work force


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work′ force`

or work′force`,


n.
1. the total number of workers in a specific undertaking: a holiday for the company's work force.
2. the total number of persons employed or employable, as in a country. Also called labor force.
[1940–45]
ThesaurusAntonymsRelated WordsSynonymsLegend:
Noun1.work force - the force of workers availablework force - the force of workers available  
personnel, force - group of people willing to obey orders; "a public force is necessary to give security to the rights of citizens"
full complement, complement - number needed to make up a whole force; "a full complement of workers"
shift - a crew of workers who work for a specific period of time
work party, crew, gang - an organized group of workmen
Translations

work force

nforza f lavoro inv
References in periodicals archive ?
Other topics, listed alphabetically, run the gamut from academic health centers to licensure and certification to substance abuse and the work force pipeline.
Impending health and mental health work force shortages nationwide are growing more urgent, and new findings show that the problem will grow during the next four years.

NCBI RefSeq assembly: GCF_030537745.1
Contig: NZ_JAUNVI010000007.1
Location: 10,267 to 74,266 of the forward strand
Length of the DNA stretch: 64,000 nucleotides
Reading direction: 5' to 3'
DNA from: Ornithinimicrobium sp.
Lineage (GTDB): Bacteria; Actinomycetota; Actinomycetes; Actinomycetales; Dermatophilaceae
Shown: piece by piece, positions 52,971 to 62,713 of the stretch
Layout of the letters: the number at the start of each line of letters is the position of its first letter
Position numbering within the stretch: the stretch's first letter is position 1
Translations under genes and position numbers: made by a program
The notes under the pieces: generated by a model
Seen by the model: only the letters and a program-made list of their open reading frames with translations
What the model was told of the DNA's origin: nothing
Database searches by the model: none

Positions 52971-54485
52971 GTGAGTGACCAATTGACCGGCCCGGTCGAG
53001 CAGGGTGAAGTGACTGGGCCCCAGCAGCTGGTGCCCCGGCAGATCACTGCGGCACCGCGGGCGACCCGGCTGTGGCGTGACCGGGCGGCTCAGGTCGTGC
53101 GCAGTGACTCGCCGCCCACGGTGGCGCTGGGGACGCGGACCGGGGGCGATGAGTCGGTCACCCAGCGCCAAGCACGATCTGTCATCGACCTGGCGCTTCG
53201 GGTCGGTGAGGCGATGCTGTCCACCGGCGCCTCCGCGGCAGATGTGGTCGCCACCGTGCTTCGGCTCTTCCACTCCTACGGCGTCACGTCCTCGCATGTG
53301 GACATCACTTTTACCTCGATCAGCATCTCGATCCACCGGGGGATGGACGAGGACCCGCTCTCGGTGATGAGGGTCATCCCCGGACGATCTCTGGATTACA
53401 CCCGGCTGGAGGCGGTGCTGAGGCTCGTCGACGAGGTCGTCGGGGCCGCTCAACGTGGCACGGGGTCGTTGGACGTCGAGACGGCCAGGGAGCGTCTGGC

In Lane County, some of our most important industries have a significantly older work force.
A panel of local employers and education leaders will discuss business needs and what the school system is doing to promote work force preparation.
Much more than their Western peers, Japanese managers feel an obligation to their work forces and to their country's social stability.
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The other remedy may simply lie in the demographics of the work force today.
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According to the National Association of Temporary Services, the annual payroll of the temporary work force jumped from $3.
President Bush believes that in order to build a competitive work force, a work force that has the technology and skills necessary to be effective in the 21st century, we must restructure our education system.
The court agreed with the Service, concluding that the work force, as an assembled entity, does not diminish in value by reason of an employee leaving; the assembled work force might be subject to temporary attrition and expansion (through departures and hirings), but it is not depleted due to the passage of time or as a result of use.
With our present education levels, our high rate of school dropouts, the declining demand for low-skill jobs, a declining population growth and aging work force, we face an enormous crisis.